A Game Where You Have To Talk Characters Out Of Committing Suicide

Illustration for article titled A Game Where You Have To Talk Characters Out Of Committing Suicide

What if someone on the verge of suicide came to you, and you had to talk them out of it? Could you do it? That's what Inner Vision, a choice driven narrative game, gives you as a challenge.

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There are three characters, each with a different set of problems. Someone is wrestling with their sexuality and acceptance. Another feels they are a failure. The last character has a drug addiction.

You interact with each person, and while you chat, you have two chances to mess the conversation up. Two mistakes and that's it, game over. They move forward with their suicide plans.

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It seems strange (if not uncomfortable) to have such a touchy subject be posed to you as a puzzle to solve: say the right thing and you can save them—but still, it is a role some people are familiar with. Sometimes a person needs someone to talk to, and sometimes the stakes of those conversations are high.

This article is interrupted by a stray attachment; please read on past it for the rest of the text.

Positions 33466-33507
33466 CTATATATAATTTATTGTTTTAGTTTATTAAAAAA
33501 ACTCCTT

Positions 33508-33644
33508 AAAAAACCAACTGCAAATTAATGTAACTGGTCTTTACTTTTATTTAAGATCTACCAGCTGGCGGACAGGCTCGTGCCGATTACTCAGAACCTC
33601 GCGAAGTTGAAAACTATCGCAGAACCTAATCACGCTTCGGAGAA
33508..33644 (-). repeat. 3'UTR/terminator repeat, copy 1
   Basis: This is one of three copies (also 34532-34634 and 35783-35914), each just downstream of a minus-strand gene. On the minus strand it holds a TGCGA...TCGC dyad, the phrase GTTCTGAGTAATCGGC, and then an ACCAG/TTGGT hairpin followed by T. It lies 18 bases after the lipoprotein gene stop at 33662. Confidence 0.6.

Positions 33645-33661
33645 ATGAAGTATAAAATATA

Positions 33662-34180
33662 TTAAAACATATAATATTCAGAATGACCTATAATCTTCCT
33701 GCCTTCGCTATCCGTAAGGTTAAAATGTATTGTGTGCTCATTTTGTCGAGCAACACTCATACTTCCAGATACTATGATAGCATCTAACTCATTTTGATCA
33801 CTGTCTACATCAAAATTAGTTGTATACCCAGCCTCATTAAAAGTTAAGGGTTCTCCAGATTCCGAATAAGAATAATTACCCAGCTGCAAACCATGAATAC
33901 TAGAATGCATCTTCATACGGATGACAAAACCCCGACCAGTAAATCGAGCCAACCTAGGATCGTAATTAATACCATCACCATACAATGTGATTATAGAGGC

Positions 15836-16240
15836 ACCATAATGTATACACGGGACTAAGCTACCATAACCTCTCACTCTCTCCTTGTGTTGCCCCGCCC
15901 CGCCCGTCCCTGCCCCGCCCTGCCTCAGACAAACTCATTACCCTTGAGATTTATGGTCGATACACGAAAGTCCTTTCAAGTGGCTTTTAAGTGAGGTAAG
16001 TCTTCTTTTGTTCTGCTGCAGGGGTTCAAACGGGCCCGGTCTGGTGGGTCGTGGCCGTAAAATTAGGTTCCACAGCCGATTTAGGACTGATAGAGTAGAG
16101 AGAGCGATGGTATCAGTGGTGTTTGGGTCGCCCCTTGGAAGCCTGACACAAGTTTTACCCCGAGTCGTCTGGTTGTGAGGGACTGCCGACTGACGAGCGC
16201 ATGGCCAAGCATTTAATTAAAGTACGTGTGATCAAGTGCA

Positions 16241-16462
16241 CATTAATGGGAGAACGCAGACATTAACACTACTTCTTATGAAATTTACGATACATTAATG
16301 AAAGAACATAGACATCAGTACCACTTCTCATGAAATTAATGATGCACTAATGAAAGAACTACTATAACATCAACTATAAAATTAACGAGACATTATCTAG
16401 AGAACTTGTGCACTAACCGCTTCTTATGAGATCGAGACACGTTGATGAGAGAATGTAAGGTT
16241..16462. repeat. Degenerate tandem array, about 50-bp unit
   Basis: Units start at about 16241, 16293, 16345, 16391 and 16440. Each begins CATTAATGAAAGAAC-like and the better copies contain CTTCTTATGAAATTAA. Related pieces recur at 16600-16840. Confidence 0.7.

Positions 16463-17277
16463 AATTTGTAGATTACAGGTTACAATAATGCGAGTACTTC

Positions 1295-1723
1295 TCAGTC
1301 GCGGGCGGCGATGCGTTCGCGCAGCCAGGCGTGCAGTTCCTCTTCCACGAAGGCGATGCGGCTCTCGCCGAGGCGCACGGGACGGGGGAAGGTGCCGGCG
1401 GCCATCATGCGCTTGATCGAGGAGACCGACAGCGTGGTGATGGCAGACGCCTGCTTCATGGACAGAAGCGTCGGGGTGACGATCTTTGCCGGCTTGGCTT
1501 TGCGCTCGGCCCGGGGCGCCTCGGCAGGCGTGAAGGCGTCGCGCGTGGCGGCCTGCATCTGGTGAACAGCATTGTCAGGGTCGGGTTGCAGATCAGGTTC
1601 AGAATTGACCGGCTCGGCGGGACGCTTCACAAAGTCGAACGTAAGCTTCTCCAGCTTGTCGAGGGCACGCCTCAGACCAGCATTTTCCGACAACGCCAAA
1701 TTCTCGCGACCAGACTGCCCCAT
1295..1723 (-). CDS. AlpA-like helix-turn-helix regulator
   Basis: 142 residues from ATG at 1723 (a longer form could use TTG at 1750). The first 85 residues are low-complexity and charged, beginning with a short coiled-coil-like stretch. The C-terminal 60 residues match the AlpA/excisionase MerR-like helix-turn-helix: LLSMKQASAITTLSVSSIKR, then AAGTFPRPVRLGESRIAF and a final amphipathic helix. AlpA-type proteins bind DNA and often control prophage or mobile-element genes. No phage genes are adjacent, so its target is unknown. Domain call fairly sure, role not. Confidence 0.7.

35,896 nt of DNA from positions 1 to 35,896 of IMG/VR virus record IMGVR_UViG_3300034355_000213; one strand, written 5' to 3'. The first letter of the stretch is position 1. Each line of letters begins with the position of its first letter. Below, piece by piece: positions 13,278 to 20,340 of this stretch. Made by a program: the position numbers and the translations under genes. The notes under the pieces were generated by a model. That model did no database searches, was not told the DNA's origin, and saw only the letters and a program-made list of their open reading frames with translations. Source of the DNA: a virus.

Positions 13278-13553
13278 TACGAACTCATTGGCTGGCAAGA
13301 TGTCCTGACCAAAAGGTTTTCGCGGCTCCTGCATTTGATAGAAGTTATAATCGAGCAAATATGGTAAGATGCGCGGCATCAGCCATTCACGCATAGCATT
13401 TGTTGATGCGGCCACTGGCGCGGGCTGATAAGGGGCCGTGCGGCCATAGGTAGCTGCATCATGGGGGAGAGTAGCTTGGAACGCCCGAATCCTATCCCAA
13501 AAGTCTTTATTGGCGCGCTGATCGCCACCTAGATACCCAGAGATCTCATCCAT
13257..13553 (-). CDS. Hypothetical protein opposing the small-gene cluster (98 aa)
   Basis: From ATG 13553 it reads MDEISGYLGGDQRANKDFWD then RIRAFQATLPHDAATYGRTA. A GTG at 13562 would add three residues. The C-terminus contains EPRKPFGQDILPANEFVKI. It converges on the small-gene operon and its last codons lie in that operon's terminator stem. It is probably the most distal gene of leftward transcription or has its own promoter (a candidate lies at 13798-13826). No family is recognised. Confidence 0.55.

While playing I think the game acknowledges the weirdness a bit though—there's a fourth person that appears between the suicidal characters, who comments on your progress through the game. Cynically, at one point, he says your job was to prevent suicide—not to care for the characters. At another point, he asks you if you're having fun.

I wouldn't describe the game as fun, but it's certainly interesting (if not, at times, a bit simplistic). "I created it for myself to express some dying thoughts I've had for the past several months," the developer, Sunil Rao, wrote on his blog.

You can play the game here.

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DISCUSSION

IgnoreAllOfMyComments

Here's what I really wanted to say to the person as I was 'playing':

"You are so selfish, you have me here with your life as my implicitly agreed responsibility, and you go on this conversation like it only has any bearing on you and no effect on me. You don't want things to get better, you want the world to fall exactly in place, exactly how you thought it would so that you can know that sometimes what happens in your head works 'out there' just as you had hoped it would. If I say the wrong thing, you will kill yourself. Do you understand the responsibility I have in this conversation? Do the concerns of others have no bearing on how you make choices in your life?"